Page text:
From Kristine Kathryn Rusch:
Imagine my surprise when I realized that indie writers have ancient myths as well. Because the changes in publishing have happened so quickly—and probably because we live in a world where a smart phone gets outdated within 18 months—things we know to be true about independent publishing aren’t true any more.
Things have changed already and will probably continue to change for the next five years or so. Why five years? Because that’s how long, it seems, for something to get into our consciousness as “normal.”
Those of us who started self-publishing in 2008 or 2009 were at the beginning of a change. We could do things then that we can’t do now. Opportunities existed then that don’t exist now. That doesn’t mean things are worse now; it just means things are different.
. . . .
Fast forward to December of 2012. Dean still does a lot of the work himself. But we have also started four new companies to handle various things to do with just our indie publishing business, we have employees again (sigh), and we still don’t have our entire backlist up. Why? Because (1), the backlist is too damn big to swallow in one big chunk; (2) we had to redo all of our early efforts due to the changes in electronic delivery systems; (3) we added in print books; (4) we added audio books; and most importantly, (5) we moved most of our frontlist—our new books, anyway (I still sell short stories traditionally)—into indie publishing.
Suddenly—or not so suddenly—we have schedules and marketing plans and more work than Dean, I, and four employees can handle. We just hired someone new, and told her what we had said to our very first employee: You’re doing the work of five people, not because we’ve laid off four other people, but because we haven’t hired them yet.
. . . .
I just had lunch with a well-published friend, a New York Times bestseller, who was on an indie publishing panel at a science fiction convention recently, and was disappointed by his experience. He said he got attacked by the other people on the panel, and I said, “Let me guess, they told you your experience doesn’t count because you have a fan base….” and I went on from there, listing a series of criticisms that made him nod, then laugh in recognition.
Already, we can predict what the criticisms will be. That’s because there are “accepted” ways of doing things, and things that “everyone knows are true,” and all kinds of other nasties out there.
In my “Writing Like It’s 1999” post, I listed the myths, and then I added this sentence: “And you know what? Ten years ago, that was all true.”
Well, in 2009, most of this was true:
•You could put up an e-book with a crappy cover, a low price, and no proofing, and you’d get a lot of eager readers to buy the book.
•You could promote that amateurish-looking book on various web forums, particularly the Kindle Boards, and get enough traction to hit Amazon’s bestseller lists.
•Giving a book away for free, especially on Kindle, would give that book a halo effect when it returned to full price. The sales figures would rise, and the book would, again, hit a bestseller list, if only for a short period of time.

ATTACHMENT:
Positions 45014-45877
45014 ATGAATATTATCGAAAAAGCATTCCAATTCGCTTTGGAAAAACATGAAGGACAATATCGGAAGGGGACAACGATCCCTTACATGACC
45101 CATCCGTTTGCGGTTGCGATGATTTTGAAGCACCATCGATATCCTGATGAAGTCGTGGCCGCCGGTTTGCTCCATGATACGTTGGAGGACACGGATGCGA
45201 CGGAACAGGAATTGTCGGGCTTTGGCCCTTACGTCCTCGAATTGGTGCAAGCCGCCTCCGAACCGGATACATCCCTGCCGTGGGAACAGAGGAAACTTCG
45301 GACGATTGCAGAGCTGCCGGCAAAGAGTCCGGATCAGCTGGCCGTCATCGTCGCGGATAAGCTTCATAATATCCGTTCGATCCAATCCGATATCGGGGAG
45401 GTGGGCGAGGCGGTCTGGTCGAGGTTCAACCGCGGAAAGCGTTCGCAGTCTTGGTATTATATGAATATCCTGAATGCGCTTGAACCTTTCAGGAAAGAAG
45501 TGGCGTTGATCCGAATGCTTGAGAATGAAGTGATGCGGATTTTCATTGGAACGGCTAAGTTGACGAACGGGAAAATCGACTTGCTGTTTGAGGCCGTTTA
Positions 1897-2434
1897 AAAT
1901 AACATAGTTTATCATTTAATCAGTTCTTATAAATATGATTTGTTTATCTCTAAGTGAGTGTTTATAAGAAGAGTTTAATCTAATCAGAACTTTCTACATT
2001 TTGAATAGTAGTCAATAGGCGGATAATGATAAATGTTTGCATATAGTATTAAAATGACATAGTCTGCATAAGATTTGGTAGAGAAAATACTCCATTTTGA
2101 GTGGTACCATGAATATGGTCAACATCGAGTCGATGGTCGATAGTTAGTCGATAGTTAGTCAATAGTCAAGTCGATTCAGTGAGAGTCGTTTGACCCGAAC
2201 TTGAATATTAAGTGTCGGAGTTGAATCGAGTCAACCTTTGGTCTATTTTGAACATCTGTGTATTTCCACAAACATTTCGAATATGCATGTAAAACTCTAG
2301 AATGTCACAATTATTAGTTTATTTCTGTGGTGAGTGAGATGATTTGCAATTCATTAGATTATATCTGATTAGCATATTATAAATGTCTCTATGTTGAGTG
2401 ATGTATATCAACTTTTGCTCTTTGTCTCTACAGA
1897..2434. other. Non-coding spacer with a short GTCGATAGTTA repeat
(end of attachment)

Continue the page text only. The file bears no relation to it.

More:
•You didn’t have to market your books to other e-book outlets (what other e-book outlets?) because Amazon was the only important outlet (read: the only outlet people were buying from).
•You couldn’t get your books into print without going to a traditional publisher.
•You needed an agent to handle the foreign/Hollywood rights, because that thicket was impossible to enter without an agent.
•You had to produce everything yourself because there was no one else to help you.
•Indie publishing was relatively scam-free.
•Hardcore readers read e-books; everyone else read traditionally published books.
Everything I wrote above is mostly not true any more.
. . . .
Probably the most wrong-headed piece of advice I’ve seen this week. It boils down to this: Know nothing about business? Hire someone to take care of that messy stuff for you rather than learn it yourself. All that needs to be added is the shoulder-pat combined with: “And don’t worry your pretty little head about that horrible business stuff, dear. You can learn it later.” After you’ve signed legal documents you don’t understand, of course.
. . . .
From 2008-2010, e-publishing on the early e-readers was a gold rush. And if you look at the history of any gold rush, you’ll see a familiar pattern.
A few people hit it big in an unexpected way. They make a small fortune. They broadcast the news of that fortune, and then hundreds, if not thousands, of people follow. They hook their horses to their wagons, drop everything, and head to the land of riches, expecting to become millionaires with very little work.
And what happens? Millionaires. Hundreds of them. Only those millionaires don’t get rich panning for gold. They open the supply shops, they serve food to the miners, they supply blue jeans and work boots and equipment, hay for the horses and rooms to rest in at night.
It’s not a coincidence that S&S has opened up an expensive do-it-yourself shop in indie-publishing land. It makes perfect sense. Think of S&S as the chain hotel who heard that there was a fortune to be made by offering rooms to miners who are too tired to pitch their own tents.
Link to the rest at Kristine Kathryn Rusch